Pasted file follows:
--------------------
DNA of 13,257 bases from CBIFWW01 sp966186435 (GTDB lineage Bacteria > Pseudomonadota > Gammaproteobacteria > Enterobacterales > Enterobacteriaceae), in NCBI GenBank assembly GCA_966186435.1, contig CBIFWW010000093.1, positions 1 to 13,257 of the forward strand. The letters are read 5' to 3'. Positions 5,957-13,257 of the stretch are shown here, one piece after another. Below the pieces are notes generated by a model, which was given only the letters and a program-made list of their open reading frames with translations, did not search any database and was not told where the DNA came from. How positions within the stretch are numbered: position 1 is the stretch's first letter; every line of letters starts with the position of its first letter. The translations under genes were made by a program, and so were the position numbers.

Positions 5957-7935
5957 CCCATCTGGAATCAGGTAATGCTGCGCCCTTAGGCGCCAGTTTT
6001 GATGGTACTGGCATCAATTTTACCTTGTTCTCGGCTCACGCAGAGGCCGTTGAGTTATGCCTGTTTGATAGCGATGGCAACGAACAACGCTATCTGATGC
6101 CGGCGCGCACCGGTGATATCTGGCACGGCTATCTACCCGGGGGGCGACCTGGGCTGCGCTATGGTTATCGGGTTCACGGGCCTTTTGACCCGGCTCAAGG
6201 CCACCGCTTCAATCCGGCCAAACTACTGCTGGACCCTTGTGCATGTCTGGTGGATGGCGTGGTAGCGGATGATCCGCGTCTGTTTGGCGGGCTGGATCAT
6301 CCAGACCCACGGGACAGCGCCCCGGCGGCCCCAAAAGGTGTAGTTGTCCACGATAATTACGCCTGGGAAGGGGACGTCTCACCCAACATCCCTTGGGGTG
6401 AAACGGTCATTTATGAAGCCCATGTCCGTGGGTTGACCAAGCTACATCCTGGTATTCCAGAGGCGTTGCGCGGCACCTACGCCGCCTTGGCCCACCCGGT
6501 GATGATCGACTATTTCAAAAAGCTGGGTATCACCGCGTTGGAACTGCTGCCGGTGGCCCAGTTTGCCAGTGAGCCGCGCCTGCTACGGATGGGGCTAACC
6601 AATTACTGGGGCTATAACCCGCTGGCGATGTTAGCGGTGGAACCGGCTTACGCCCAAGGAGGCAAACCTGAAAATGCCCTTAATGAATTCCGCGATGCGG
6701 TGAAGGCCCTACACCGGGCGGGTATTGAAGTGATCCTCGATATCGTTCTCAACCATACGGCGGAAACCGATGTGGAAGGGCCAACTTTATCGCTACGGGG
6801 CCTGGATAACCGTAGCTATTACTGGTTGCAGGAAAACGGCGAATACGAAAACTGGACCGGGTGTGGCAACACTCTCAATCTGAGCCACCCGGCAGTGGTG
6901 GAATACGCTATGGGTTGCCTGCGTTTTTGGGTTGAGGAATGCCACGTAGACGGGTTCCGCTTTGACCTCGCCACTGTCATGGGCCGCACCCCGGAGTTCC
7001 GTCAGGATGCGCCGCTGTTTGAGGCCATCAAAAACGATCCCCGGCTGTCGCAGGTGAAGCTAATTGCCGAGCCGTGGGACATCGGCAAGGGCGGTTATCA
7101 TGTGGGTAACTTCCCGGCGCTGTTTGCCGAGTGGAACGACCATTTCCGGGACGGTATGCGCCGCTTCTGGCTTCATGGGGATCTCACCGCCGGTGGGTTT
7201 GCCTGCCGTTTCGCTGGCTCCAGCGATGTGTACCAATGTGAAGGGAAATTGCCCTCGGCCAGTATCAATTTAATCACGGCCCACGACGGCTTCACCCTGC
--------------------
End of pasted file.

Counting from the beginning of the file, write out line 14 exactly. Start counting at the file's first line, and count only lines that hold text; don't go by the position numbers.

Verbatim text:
7001 GTCAGGATGCGCCGCTGTTTGAGGCCATCAAAAACGATCCCCGGCTGTCGCAGGTGAAGCTAATTGCCGAGCCGTGGGACATCGGCAAGGGCGGTTATCA